By the mid- to late 18th-century, however, small beer was being consumed less and less. Its fall from mainstream style is due to a combination of factors, Anderson explains. Improvements to the municipal water supply meant beer was no longer necessary for hydration. The industrialization of commercial breweries, meanwhile, made it more economical to buy beer rather than make your own. And changes in the labor market meant people had less time for homebrewing if they had wanted to continue doing so.
Fast-forward a century and a half and small beer is back with a bang, thanks to James Grundy and Felix James, two London-based entrepreneurs dissatisfied by the state of the low-alcohol beer market and determined to offer something better.
“Looking at the non-alcoholic space, it felt like you were missing out on the flavor profile there,” Grundy tells me on a recent visit to the headquarters of the Small Beer Brew Co., which he and James co-founded in November 2017. “We just couldn’t find anything that met what a beer lover might be looking for.”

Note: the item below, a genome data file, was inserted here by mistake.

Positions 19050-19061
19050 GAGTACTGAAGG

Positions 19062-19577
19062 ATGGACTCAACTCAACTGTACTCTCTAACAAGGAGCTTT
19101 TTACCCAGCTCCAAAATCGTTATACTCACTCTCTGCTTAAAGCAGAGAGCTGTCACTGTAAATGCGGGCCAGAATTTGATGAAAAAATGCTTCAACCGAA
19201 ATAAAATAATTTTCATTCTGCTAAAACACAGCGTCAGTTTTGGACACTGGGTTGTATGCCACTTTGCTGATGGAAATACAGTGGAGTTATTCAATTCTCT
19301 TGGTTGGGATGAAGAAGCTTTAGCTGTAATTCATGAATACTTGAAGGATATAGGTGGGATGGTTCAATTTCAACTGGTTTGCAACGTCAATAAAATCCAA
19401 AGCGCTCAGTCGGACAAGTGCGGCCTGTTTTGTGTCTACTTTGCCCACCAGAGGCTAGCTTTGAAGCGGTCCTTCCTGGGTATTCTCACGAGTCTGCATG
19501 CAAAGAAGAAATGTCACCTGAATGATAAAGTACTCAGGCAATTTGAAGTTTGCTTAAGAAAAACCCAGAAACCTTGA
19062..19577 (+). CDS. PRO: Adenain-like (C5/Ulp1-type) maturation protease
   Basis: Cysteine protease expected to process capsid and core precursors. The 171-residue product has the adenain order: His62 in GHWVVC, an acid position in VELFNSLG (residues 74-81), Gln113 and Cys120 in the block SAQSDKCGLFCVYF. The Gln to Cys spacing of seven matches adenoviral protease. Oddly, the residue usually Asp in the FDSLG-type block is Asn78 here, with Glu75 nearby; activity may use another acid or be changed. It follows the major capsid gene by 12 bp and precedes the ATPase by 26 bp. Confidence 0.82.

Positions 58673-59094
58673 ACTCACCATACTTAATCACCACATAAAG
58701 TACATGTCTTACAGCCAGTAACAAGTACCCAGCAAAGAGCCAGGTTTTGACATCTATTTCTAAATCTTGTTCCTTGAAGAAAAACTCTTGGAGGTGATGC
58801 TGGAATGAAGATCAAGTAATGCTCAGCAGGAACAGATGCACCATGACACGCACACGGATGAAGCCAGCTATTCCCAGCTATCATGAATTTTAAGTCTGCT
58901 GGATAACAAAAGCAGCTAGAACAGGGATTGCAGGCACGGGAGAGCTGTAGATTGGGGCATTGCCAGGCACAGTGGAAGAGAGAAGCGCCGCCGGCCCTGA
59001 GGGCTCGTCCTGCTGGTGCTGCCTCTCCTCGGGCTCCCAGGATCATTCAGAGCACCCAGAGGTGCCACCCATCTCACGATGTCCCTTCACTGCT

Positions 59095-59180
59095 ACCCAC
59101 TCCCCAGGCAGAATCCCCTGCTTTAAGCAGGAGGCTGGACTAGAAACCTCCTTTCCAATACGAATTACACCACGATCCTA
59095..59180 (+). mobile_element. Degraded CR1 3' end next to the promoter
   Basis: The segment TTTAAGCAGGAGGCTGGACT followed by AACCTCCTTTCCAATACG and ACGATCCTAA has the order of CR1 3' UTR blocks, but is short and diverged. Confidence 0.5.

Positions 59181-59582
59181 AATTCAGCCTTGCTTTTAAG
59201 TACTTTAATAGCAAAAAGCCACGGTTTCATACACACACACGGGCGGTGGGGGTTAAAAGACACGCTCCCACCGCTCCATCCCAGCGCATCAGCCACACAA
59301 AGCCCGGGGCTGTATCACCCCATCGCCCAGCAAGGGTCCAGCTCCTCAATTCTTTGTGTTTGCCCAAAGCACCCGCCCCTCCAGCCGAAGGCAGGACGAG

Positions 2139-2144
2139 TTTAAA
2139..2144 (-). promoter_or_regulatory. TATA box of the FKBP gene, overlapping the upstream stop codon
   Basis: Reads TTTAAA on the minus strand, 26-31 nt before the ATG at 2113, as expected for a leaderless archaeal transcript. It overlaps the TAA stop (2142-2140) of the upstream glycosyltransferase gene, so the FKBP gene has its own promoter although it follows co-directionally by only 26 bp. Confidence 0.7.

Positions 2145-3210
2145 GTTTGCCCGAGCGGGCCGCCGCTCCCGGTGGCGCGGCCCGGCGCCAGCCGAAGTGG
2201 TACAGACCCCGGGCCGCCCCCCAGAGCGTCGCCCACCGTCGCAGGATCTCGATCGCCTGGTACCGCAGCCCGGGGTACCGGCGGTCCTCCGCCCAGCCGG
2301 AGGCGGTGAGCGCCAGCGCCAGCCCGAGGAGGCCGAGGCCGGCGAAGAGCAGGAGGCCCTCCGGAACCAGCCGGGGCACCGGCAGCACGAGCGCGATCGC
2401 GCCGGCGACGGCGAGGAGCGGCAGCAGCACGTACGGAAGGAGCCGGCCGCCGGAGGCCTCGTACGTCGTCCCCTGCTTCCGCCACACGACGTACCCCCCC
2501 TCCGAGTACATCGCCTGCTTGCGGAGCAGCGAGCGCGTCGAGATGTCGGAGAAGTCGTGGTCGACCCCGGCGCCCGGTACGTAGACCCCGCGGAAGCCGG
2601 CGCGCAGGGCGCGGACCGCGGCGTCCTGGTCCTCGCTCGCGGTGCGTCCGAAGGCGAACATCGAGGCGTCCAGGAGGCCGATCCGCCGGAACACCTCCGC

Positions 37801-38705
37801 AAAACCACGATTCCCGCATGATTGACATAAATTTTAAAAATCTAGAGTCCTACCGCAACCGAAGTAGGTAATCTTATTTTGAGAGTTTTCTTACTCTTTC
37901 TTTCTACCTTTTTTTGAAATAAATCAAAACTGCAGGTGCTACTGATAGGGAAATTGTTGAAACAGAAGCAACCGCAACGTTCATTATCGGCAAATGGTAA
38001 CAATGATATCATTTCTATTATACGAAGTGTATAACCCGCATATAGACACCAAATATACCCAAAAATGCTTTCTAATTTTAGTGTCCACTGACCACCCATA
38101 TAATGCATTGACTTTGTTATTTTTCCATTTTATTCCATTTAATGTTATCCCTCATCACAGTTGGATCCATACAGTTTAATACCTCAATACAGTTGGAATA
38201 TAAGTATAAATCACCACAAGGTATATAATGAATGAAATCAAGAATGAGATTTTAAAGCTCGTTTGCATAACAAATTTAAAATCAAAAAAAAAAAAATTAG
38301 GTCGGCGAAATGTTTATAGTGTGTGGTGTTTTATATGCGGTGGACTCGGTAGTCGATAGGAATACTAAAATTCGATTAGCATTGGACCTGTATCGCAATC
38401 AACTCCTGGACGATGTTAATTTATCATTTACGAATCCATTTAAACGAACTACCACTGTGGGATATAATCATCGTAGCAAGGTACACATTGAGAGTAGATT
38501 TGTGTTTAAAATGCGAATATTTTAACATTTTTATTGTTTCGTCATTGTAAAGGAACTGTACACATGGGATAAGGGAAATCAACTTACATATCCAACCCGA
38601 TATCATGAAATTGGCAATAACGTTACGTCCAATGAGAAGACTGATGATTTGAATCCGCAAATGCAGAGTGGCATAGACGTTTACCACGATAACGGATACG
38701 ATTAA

There are other small beers on the market—San Francisco’s Anchor Brewing has been making its Small Beer from the second runnings of its Old Foghorn Barleywine Style Ale since 1997, for example—but James and Grundy are the first to focus solely on brews at these lower ABVs. The Small Beer Brew Co., they claim, is the “world’s first small beer brewery.”
Launching with Dark Lager (1%) and Lager (2.1%), they recently added Steam (2.7%) to the mix, but have no plans to further expand the range or to ever take the ABV higher than the Steam.